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Four M6-series 60mm anti-tank rocket rounds were removed Dec. 16, 2020, from a construction site on Camp Foster, Okinawa, shown here Dec. 19, 2020.

Four M6-series 60mm anti-tank rocket rounds were removed Dec. 16, 2020, from a construction site on Camp Foster, Okinawa, shown here Dec. 19, 2020. (Frank Andrews/Stars and Stripes)

CAMP FOSTER, Okinawa – Japanese specialists removed four pieces of World War II-era ordnance discovered last week at a construction site in the vicinity of a high school on this Marine Corps base.

The unexploded rounds presented no danger to Kubasaki High School, nearby housing or traffic, according to Marine Corps posts on social media, which stated the “radius of concern” for the unexploded rounds was about 450 feet.

The Marine Corps recommended a further site survey after members of the Japan Ground Self-Defense Force removed the anti-tank rockets Friday, according to a post that day on the official Facebook page for Camps Foster and Lester.

Japanese explosive ordnance disposal technicians, working with their Marine counterparts, took the M6-series 60-milimeter anti-tank rockets to a prefectural storage facility in Yomitan, a Ground Self-Defense Force spokesman told Stars and Stripes by phone Monday. The shoulder-fired “bazooka” rounds will be detonated at a later date.

The spokesman said removal of the 15-by-4-inch rounds went forward “without any trouble.”

The rockets were discovered by Japanese construction workers at 5:04 p.m. Wednesday in the construction site between the high school and the former Kishaba North housing area, according to the Marine Corps posts on Facebook. The Japanese government manages the area, which was closed off after the discovery.

U.S. and Japanese EOD experts agreed there was no need to evacuate any students, staff or families from the surrounding area, according to the Facebook posts.

More than 20 additional magnetic signatures at the construction site still “need to be uncovered,” according to the Marine Corps, which also recommended a safety survey.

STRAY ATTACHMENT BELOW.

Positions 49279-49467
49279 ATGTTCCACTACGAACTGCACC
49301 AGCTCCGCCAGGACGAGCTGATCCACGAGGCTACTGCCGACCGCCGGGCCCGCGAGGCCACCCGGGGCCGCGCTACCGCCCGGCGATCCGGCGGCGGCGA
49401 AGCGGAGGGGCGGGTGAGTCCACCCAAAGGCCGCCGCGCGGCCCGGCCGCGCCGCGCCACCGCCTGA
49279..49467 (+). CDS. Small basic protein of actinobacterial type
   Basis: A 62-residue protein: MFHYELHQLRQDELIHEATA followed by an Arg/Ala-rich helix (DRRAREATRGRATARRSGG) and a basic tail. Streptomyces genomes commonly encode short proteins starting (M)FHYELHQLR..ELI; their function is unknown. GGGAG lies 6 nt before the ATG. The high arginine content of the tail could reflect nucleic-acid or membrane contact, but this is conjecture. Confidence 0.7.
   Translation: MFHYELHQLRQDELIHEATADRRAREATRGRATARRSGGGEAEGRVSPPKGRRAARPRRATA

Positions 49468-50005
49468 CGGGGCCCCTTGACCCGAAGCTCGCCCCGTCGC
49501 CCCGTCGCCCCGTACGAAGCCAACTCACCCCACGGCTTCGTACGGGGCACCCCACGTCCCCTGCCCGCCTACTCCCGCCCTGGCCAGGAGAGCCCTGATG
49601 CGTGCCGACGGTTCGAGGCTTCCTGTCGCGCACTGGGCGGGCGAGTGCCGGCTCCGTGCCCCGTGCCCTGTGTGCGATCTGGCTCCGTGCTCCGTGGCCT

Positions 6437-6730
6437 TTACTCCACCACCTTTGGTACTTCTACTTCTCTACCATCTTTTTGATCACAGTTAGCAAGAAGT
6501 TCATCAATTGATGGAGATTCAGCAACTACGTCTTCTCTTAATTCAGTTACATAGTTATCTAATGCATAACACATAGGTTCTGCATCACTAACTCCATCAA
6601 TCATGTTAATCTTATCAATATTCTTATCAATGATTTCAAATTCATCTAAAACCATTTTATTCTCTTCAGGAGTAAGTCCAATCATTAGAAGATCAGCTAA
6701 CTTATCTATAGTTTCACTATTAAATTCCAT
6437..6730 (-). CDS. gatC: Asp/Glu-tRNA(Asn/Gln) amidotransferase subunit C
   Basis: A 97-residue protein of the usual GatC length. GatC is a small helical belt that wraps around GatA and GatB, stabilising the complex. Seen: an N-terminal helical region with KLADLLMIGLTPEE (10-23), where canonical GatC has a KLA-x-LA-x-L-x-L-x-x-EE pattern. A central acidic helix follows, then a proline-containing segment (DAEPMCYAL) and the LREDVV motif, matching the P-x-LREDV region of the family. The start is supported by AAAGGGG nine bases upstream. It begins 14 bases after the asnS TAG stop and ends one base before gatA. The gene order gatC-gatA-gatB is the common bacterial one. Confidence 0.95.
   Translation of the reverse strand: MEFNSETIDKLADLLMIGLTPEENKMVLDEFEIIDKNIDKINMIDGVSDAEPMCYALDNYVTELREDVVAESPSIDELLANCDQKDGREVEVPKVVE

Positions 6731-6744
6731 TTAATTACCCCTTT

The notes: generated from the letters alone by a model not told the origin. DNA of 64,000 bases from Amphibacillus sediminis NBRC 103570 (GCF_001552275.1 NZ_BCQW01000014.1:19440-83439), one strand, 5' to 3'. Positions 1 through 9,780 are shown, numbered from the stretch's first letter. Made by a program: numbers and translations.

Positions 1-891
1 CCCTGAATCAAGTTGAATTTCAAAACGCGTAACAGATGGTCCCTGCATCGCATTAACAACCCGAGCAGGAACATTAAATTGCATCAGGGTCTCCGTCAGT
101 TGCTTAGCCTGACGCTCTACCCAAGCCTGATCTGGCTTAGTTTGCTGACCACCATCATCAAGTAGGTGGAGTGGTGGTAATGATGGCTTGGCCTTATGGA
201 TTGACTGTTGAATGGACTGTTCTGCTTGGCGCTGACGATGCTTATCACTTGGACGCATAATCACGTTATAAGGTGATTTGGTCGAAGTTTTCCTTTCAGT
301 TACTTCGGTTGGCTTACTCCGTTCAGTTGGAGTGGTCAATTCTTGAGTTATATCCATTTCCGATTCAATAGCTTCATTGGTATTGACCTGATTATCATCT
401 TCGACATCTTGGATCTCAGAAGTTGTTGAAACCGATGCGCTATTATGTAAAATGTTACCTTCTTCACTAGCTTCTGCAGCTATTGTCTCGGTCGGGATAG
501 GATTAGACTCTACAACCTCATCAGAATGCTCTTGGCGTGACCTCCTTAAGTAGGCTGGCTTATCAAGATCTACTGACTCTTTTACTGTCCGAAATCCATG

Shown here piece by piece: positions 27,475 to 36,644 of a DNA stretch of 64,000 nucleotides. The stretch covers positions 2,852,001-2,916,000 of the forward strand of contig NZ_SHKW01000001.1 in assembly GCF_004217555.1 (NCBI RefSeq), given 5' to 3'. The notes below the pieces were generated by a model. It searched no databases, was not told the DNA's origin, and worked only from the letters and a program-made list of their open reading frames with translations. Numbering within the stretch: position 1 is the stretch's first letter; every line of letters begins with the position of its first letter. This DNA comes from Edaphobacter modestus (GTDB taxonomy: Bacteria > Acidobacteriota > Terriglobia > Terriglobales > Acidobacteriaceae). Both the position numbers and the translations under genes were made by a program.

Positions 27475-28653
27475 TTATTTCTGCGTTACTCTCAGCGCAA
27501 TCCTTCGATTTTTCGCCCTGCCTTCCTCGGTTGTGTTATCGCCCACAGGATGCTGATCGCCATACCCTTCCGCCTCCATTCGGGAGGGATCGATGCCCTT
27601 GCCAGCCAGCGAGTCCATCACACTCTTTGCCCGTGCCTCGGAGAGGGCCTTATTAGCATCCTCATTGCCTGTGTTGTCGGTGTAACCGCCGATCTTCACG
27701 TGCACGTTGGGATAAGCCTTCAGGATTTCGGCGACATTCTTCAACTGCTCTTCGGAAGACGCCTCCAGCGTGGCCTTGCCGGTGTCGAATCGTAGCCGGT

“Many of the signatures yet to be uncovered are inside an arc of concern for housing,” the post said.

Marine Corps Installations Pacific did not respond to an email Monday seeking more information about the unexploded ordnance.

Unexploded ordnance left over from World War II is often uncovered during construction projects on Okinawa, the scene of heavy fighting in the closing days of the war as the United States’ island-hopping campaign finally reached Japanese soil.

Approximately 10,000 tons of bombs were dropped in Okinawa during the war and nearly 2,000 remain undiscovered, according to the prefecture’s General Bureau website. More than 13 tons were disposed of between April 1, 2021, and March 31.

The 101st EOD Unit of the Ground Self-Defense Force surveyed the site Thursday, the Self-Defense Force spokesman said. Some government officials in Japan speak to the media on condition of anonymity as a requirement of their employment. The EOD technicians waited until Kubasaki students and staff were dismissed for their holiday break before removing the ordnance at 2 p.m. Friday, the Facebook post said.

The Self-Defense Force generally waits until it collects a large amount of recovered ordnance before it detonates them en masse, the spokesman said.

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Keishi Koja is an Okinawa-based reporter/translator who joined Stars and Stripes in August 2022. He studied International Communication at the University of Okinawa and previously worked in education.
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Matthew M. Burke has been reporting from Okinawa for Stars and Stripes since 2014. The Massachusetts native and UMass Amherst alumnus previously covered Sasebo Naval Base and Marine Corps Air Station Iwakuni, Japan, for the newspaper. His work has also appeared in the Boston Globe, Cape Cod Times and other publications.

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